India vs Eng 1st T20I – Muzumdar – ‘No compromise on fielding and fitness’ – LSB

Garima
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In his first press conference as India’s head coach, Amol Muzumdar picked fitness and fielding as top priority areas ahead of the women’s T20I series opener against England.

Playing and fitness are top priority,” Muzumdar said on the eve of the first T20I. “There is no compromise on playing and fitness. There will be a lot of camps going on after this series and going into next season. There will be a lot of cricket either in the NCA or somewhere or the other.

“More exposure, fitness and fielding will be my top priority. The fringe players – the new generation coming through – will get equal opportunities. These are the key things we will do moving forward after this series.”

India began preparations for the multi-format series against England and Australia – including two one-off Tests – in mid-November at the National Cricket Academy in Bengaluru. After a four-day training match, they camped for three days before landing at Wankhede on 2 December. Aside from the skill aspects, the focus was on the physical fitness aspects with standards being set.

“The targets have already been set,” Mozumdar said. “We already had some [fitness] The test was done when we were at NCA in Bengaluru. [The parameters] It already exists and we are following it very strictly and religiously moving forward. “There will be three tests per season, and this is already being monitored.”

Muzumdar called on the batsmen to play fearlessly starting with Shafali Verma. In T20Is in 2023, India’s openers have had fifty-run partnerships only twice. Shafali is averaging 20.45 in 11 outings this year and has a strike rate of 112.50 – well below his career strike rate of 130.58.

“We need to play a certain brand of cricket, which is what we are known for,” Muzumdar said. “Al-Shafly and Jemima [Rodrigues] Both are very important cogs in the wheel. I would like them to continue what they have been doing.

“Gauntlet cricket is something I have always stood for. We will play that kind of cricket.”

This is the first time India is playing a T20I at Wankhede and the opener against England will be the second women’s T20I at the venue. Muzumdar, who played most of his domestic cricket in Mumbai, was nostalgic when talking about the place but warned against complacency.

“Back in Wankhede, I will be starting a new role on home soil,” he said. “I have played all my cricket since childhood here. [It is] It’s great to start the series here in Wankhede. [We are] “I am aware of the conditions but I cannot become complacent because every match has its own challenges.”

India have won just seven of their 27 T20Is against England, but Muzumdar ignored the numbers.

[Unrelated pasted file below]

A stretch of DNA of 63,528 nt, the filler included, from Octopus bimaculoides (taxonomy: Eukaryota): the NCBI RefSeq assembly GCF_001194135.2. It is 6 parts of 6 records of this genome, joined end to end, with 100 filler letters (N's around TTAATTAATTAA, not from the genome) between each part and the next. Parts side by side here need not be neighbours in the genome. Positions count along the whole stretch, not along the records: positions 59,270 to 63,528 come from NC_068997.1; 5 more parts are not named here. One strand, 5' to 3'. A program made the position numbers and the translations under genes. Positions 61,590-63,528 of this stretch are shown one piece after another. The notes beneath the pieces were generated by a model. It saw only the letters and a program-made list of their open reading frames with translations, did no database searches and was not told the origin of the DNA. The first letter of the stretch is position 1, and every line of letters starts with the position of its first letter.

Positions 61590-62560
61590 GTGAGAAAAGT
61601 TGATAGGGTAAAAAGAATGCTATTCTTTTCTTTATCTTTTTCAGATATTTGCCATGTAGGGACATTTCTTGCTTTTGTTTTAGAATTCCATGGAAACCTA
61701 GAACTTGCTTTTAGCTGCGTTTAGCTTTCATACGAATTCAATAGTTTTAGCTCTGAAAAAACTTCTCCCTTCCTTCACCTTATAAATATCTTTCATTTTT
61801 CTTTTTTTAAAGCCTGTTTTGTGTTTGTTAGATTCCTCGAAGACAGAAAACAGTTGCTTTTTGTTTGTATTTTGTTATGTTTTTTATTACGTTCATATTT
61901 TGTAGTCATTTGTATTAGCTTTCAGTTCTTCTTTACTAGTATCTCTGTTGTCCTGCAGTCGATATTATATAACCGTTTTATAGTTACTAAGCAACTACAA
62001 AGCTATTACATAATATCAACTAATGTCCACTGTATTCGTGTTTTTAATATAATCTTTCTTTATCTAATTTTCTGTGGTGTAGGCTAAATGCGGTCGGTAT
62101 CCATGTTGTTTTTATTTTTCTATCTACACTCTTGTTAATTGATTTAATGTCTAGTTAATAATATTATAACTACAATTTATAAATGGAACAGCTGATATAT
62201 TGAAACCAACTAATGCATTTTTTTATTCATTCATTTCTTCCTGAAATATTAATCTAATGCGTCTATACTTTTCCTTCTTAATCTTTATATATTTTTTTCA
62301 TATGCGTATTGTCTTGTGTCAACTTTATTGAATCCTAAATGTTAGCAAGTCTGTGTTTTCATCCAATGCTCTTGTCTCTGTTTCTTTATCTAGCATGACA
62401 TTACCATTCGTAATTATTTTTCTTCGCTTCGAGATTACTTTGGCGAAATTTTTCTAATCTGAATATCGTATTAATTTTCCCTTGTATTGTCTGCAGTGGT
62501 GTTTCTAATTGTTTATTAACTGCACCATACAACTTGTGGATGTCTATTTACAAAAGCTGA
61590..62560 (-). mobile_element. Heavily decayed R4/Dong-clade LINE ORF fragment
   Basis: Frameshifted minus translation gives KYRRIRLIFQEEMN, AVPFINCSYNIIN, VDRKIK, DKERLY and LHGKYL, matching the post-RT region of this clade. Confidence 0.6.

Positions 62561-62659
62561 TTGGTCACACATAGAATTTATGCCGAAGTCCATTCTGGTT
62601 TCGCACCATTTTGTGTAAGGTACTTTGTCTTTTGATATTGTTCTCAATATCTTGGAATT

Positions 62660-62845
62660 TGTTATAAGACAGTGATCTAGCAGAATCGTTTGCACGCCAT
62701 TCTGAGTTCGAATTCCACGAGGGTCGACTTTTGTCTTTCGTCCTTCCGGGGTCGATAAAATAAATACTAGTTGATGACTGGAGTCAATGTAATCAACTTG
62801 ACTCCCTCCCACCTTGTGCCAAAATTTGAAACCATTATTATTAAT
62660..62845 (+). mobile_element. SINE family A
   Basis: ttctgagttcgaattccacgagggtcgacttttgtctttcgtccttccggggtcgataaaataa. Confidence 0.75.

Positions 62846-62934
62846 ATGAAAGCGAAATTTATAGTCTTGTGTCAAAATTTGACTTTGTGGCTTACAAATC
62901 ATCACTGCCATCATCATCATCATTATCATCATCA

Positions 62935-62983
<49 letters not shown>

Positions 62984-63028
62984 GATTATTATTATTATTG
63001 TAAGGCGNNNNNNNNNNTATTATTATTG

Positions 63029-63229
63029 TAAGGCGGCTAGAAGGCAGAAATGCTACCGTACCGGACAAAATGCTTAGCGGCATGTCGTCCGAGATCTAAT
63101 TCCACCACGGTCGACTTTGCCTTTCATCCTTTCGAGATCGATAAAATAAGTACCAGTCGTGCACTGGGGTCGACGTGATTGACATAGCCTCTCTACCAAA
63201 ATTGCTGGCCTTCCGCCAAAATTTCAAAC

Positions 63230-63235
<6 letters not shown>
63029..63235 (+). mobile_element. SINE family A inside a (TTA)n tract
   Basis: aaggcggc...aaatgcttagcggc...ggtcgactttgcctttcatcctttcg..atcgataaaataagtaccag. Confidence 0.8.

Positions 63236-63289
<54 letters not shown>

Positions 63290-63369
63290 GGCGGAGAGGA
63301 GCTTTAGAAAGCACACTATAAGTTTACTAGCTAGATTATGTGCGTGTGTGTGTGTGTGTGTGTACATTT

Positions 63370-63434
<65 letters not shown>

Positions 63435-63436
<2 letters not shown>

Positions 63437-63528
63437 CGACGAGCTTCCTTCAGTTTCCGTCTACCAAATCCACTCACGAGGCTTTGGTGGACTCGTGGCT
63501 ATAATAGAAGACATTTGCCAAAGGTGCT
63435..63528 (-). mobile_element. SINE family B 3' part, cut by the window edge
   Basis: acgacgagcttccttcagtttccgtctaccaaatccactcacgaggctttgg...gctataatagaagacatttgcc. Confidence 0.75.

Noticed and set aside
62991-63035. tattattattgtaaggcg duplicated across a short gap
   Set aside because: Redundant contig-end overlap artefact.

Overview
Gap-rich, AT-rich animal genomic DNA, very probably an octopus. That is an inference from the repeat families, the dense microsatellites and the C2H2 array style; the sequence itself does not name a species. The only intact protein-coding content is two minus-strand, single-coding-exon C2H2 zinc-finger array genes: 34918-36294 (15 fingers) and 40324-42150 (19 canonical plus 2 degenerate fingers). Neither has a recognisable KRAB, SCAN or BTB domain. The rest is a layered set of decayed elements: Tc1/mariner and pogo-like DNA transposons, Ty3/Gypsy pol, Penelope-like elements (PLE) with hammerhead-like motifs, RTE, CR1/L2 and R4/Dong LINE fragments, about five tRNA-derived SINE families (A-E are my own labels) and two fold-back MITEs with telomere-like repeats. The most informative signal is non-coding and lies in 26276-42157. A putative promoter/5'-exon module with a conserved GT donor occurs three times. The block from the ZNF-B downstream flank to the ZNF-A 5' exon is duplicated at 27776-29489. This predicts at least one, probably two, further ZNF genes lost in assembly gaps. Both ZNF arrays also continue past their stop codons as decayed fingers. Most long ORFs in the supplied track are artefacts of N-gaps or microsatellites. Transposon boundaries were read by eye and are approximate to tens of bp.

“We have decided to leave the statistics and everything that happened behind us. We are looking forward to a fresh start. The numbers are there to be seen, but these girls and the team are looking forward to next season. We are not going to go back to history – of course that is important – but at the same time, it is also important to look forward to the season.” “Next.”

DRS is the first of its kind women’s duo series in India

The series will be the first to have a Decision Review System (DRS) for a women’s dual series in India. Each team will have two reviews in the T20Is and three in each round in the one-off Test.

DRS was first introduced in women’s cricket in the 2017 ODI World Cup but was inconsistent in the doubles. The Women’s T20 World Cup in 2018 was the first T20 edition to implement a review system. For bilateral series, it is up to the host boards to obtain broadcast facilities for the DRS.

While England have had DRS in their home series for a while, Muzumdar said India has a “DRS committee” to deal with what he called “the important aspect of the game”.

“We have already had a discussion about it. We have a DRS committee in place. It is an important aspect of the game. It can be a game-changer or a series-changer. Every little aspect will be taken care of.” We already have a committee to deal with that.”

England captain Heather Knight, on the other hand, revealed the key members of DRS’s on-field decisions, having become accustomed to the system in the women’s 100 as well.

“We are really used to playing with DRS at the international and local levels,” she said. “Me and the player and [wicketkeeper] Amy Jones is really essential when it comes to information. I’m not sure I’m the best at it, and I don’t think I have a great DRS record. “Yes, one of the people you trust in your player and your goalkeeper to try to solve the problem.”

S Sudarshanan is a sub-editor at ESPNcricinfo

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